His experience of over 50 years gives an insight to the growth of the blues and many of its early atrists.
But first, you will notice few photos. The place was packed and as a courtesy to the artist, no flash. Guess what, I think this was the first concert I have been to that people actually listened and didn’t try to get photos. There was that kind of reverence in the audience.
Second, I could try and give a song by song description but to me John Hammond gives you more than just blues and songs. It is an entertaining education. History coming alive.
We were ready to listen to Hammond’s stories as well as his playing. Both were entertaining.
His first song left no doubt about the energy he spends putting on his show. It was the kind of energy that went right off the stage into the audience and the crowd fed off of it.
I shared a table with three people and we passed the pre-concert time talking some music and other related topics. With the size of the crowd we were not the only people sharing table.
Hammond fills a room with his guitar and harmonica. He did some numbers by older blues artists, some household names and others not so well known.
Without a doubt there are a couple of books in Hammond’s life and his enthusiasm on stage means today’s younger artists have a good man to emulate.
One thing that really came through as he talked was his respect for these artists, one could say love for those who preceded him. Listening to the bits he mentioned between songs and as an introduction to songs was an education.
He talked about artist he met and would have liked to meet. He spoke of seeing old 8mm film taken by Sam Lay of Little Walter.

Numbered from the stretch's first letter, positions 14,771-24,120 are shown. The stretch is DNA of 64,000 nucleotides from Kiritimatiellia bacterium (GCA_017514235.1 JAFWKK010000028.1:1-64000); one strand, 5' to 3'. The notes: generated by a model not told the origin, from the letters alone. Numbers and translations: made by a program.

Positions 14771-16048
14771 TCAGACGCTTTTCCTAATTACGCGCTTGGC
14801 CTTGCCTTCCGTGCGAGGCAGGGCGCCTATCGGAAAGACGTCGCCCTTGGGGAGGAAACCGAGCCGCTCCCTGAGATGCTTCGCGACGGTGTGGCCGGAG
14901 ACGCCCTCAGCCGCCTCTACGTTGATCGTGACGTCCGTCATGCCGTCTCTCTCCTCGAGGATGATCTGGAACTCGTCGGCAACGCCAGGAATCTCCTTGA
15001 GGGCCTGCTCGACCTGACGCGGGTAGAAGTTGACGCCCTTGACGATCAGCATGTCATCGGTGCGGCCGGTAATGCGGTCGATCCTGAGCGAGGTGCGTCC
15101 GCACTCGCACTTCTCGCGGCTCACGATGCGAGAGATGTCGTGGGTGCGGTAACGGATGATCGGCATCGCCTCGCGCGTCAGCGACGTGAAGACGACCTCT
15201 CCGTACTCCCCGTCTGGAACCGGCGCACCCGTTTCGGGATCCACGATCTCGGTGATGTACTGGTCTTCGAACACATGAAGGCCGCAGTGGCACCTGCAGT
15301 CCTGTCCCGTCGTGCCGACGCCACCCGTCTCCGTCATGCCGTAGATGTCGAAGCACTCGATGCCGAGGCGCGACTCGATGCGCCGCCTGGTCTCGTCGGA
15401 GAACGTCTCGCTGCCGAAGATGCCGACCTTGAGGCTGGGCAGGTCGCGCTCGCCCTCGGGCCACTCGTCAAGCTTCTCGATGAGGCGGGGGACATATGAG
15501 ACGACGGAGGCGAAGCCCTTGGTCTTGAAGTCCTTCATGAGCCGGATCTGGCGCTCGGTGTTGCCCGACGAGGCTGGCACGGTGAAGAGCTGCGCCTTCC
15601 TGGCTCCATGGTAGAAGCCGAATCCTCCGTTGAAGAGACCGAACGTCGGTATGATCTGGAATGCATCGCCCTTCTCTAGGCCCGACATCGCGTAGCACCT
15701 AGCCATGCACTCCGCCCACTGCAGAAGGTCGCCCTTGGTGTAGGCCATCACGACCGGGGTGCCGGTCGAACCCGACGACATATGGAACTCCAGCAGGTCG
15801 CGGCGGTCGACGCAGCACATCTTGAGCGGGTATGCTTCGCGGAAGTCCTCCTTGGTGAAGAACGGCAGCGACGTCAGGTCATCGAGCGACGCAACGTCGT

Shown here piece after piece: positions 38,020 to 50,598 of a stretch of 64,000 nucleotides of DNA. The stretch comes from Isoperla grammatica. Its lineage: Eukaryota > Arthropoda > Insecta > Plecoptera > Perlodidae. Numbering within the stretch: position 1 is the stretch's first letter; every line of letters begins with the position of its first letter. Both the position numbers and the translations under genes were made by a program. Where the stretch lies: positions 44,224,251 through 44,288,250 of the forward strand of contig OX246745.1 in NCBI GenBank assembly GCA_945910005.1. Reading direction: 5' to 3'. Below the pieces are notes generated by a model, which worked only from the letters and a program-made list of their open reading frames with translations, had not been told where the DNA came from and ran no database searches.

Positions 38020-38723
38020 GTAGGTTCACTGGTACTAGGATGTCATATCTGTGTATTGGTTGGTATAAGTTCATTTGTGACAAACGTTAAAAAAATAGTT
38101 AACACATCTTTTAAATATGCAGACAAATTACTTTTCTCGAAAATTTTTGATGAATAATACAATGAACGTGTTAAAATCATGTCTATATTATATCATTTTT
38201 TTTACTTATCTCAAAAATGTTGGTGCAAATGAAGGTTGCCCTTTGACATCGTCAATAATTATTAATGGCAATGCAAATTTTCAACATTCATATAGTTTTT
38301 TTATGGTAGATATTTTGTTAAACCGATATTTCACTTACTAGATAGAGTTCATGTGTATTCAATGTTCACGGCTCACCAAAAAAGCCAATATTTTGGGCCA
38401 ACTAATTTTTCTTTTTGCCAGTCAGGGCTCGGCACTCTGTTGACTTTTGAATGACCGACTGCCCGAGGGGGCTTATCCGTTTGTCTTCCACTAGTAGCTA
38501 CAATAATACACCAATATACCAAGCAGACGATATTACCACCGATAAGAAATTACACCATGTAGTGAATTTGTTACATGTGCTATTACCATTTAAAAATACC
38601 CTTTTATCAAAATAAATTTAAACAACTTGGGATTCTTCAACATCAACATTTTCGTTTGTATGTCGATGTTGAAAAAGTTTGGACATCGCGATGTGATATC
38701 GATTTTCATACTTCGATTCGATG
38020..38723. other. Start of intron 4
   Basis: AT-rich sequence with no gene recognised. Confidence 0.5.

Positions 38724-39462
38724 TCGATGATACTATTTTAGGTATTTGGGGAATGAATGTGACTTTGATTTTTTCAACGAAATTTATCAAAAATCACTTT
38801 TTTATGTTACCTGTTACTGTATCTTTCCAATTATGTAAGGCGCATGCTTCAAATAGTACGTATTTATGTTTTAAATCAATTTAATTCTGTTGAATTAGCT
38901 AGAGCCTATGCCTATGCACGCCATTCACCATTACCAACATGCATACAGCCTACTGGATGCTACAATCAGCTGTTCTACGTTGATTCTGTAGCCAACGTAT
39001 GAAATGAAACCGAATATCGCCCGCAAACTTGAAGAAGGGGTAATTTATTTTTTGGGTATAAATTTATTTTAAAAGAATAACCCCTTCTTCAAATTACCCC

His story of what you could call his discovery by Hoyt Axton in Los Angeles put his life’s effort in perspective. Talking of Tom Waits and their work together gave another dimension to them both.
His show lasted almost 2 hours and he held the audience every minute. That is a long time for a solo act, without the benefit of other band members to give him a break. Of course his support comes in the person of his wife Marla who travels with him.
I first saw/met John Hammond (and Marla) almost 20 years ago. It is hard to believe he has been doing this over 50 years. His show is as fresh now as then and I look forward to another show in the future.
The line waiting for CDs (his 35th) afterwards was long and excited. People posed for pictures with Hammond and he was smiling all the time.
John Hammond made the night move pretty fast and I think the audience would stay another two hours listening to him play or just tell stories. He makes the history of the blues a living piece of our culture.